The only person who’d been invited that night who actually hailed from Bowie’s past, who had been Bowie’s influence, was Lou Reed. Introduced as “the king of New York,” Reed played “Queen Bitch,” Bowie’s annexation of his and Sterling Morrison’s sound. He looked bemused, as if wondering whether he’d written the song (he had, in a way). Gail Ann Dorsey wore a smile that could’ve powered the Chrysler Building. “Waiting for the Man” seemed freighted with history. It had been 30 years since Bowie had first heard it and he still seemed in awe of the song. Then, with one more duet to go, the choice was obvious: something from Transformer. “Walk on the Wild Side.” “Perfect Day.” “Vicious.” Instead, Reed and Bowie went into “Dirty Boulevard,” a track off Reed’s 1989 New York.

Reed had had a stronger Eighties than Bowie (even his “sellout” pop album, Mistrial, seems like Haydn compared with Tonight). He’d gotten married, moved out to New Jersey. Rather than putting a chill on his writing, domestic suburban life seemed to liberate him. The records came out at an almost yearly clip, like issues of an anthology: The Blue Mask, Legendary Hearts, New Sensations.

So New York wasn’t the “return to form” of, say, Neil Young’s Freedom: it was a mild course correction rather than a career revival. But it was lumped with the other albums of the Boomer Counter-Reformation (Steel Wheels, Oh Mercy, Now and Zen, Flowers in the Dirt, etc etc.); it was another example of an older legend bringing things back to basics (“nothing beats 2 guitars bass drums,” Reed wrote on the liner) after the fey, synthesized Eighties. “Dirty Boulevard,” the lead-off single, had a thick muscle of a guitar riff that compensated for a lyric whose last verse is so on the nose that it feels like it was workshopped (in another life, Reed was a professor of creative writing at the University of Iowa).

The performance of “Dirty Blvd.” at Bowie’s concert had the feel of Bowie guesting at a Reed concert: at times, Bowie appears to have learned his verses during the soundcheck. Still, there was the riff and the visible enjoyment the two of them took from their mere proximity. Maybe doing “Dirty Boulevard” was a whim (or a requirement by Lou), and Bowie considered that following a whim on stage would make a far better self-tribute than reuniting the Spiders.

At the end of the show, Bowie made a concession: he came out alone with his 12-string acoustic guitar and sang “Space Oddity,” the song that made him. Without Major Tom, without the sway on guitar from F major 7 to E minor, none of it—the show, the crowd, the life—would have existed. “I don’t know where I’m going from here,” he said. “But I promise I won’t bore you.” Then he was off for another year of tours and TV spots. He’d dodged the snare, at least this time.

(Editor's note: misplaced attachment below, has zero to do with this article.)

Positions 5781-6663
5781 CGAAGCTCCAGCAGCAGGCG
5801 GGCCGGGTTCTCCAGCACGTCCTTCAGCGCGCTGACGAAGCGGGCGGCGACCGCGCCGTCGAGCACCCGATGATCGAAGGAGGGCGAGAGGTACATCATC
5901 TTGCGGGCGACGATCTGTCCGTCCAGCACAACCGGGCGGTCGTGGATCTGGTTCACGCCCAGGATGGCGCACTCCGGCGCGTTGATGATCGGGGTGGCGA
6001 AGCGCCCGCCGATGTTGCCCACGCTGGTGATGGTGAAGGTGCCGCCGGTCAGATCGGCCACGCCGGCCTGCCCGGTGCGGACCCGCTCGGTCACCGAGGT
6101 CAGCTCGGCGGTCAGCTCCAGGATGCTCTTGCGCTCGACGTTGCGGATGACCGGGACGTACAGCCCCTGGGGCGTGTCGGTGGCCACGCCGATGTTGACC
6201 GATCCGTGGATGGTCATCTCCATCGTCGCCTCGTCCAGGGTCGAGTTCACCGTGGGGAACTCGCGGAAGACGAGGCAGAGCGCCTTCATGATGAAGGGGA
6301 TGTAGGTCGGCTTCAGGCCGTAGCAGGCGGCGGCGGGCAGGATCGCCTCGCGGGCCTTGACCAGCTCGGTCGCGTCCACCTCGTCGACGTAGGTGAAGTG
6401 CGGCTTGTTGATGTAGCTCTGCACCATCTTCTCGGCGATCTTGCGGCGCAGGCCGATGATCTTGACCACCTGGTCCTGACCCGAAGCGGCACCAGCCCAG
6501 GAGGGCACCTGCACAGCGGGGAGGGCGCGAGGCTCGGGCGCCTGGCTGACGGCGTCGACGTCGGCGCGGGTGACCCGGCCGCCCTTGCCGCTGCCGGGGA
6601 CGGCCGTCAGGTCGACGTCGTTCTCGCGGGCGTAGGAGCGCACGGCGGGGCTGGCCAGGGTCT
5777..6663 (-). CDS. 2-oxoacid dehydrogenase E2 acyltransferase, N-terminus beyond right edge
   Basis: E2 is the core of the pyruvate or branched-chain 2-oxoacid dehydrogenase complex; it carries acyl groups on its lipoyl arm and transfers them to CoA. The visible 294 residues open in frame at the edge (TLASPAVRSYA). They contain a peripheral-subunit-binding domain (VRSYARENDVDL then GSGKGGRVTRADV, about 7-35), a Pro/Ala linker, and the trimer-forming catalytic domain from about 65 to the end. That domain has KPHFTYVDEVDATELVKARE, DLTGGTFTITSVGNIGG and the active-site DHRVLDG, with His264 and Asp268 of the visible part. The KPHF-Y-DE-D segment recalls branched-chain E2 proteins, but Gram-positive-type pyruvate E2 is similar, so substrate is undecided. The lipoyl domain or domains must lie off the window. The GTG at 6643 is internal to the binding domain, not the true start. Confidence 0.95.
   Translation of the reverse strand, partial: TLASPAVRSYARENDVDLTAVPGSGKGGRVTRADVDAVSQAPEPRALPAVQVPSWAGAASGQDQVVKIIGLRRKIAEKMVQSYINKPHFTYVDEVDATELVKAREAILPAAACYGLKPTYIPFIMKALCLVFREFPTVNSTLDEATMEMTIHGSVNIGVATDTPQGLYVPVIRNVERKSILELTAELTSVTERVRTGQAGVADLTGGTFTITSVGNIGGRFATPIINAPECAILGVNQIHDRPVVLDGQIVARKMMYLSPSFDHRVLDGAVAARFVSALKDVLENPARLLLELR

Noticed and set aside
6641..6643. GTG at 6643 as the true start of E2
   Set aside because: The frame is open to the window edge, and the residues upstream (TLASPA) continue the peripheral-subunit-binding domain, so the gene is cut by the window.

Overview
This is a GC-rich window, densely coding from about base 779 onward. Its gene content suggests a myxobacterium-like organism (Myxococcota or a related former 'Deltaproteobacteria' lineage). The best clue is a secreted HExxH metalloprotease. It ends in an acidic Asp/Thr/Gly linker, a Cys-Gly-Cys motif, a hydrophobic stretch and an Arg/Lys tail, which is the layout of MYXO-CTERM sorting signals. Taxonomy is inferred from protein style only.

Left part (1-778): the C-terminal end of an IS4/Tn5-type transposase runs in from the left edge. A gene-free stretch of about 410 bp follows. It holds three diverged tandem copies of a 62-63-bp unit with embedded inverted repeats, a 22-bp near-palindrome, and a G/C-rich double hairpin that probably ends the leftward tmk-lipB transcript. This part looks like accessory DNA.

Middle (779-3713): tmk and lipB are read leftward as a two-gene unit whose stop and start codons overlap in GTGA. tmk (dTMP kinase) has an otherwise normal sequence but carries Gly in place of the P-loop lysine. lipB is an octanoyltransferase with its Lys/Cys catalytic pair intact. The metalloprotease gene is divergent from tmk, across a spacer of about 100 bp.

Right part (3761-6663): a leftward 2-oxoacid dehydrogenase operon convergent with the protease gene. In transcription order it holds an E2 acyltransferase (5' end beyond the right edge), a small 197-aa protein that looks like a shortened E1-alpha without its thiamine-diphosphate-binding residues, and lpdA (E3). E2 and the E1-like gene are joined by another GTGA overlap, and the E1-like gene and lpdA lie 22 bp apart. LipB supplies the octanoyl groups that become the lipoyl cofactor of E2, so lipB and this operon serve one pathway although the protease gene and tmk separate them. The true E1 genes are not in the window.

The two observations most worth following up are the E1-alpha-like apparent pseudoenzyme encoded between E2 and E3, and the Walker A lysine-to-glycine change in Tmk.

Performed at Madison Square Garden, 9 January 1997. The complete concert was never issued on CD or DVD, though plenty of “official” bootlegs are out there.

* Thurston Moore, to Marc Spitz: “We just sort of sat down and he blasted the track to us.” Rehearsals took place in an empty sports arena in Hartford. “They were pre-creating the show. Who the fuck rents out a fucking arena? People with his kind of revenue…they have airplanes…they rent out arenas.”

Top: birthday imp; crowd’s eye view of birthday imp (via turistadeguerra).

17 Responses to Dirty Blvd.

  1. Don’t forget that Lou was also playing the guitar (albeit almost inaudibly) on the night’s performance of White Light/White Heat.
    Bowie’s White Light had ad-libbed and rearranged the lyrics to such an extent that it’s not surprising that Lou didn’t sing anything on that one.

  2. humanizingthevacuum says:

    Thanks for pointing out that Reed had a strong eighties — a point taken for granted then, dismissed now — and New York was no comeback but a return to making material as strong as The Blue Mask, Legendary Hearts, New Sensations

    • s.t. says:

      I’m really not fond of ’70s Lou. Apart from Transformer and The Bells, his albums are patchy at best. His 80’s albums are far more consistent, and actually worthy descendents of his VU work.

      • Mr Tagomi says:

        What do you think of Berlin?

        I seem to remember it being fantastic, but it must be 20 years since I actually listened to it.

        Must dig out the LP to reassess.

      • s.t. says:

        I like some songs. My favorites are “Men of Good Fortune,” “Caroline Says 2” and “The Bed.” And I like “Lady Day” performed live. But most of the album suffers from Lou taking Phil Specter’s “Wagnerian approach to rock’n’roll” comment a little too far. By the 80’s, he had stripped himself of the production or stylistic gimmickry that plagued a lot of his 70’s work. Maybe an Eno collab (or a reunion with John Cale) would have brought out something interesting, but simpler is usually better with post-Velvets Lou in my book.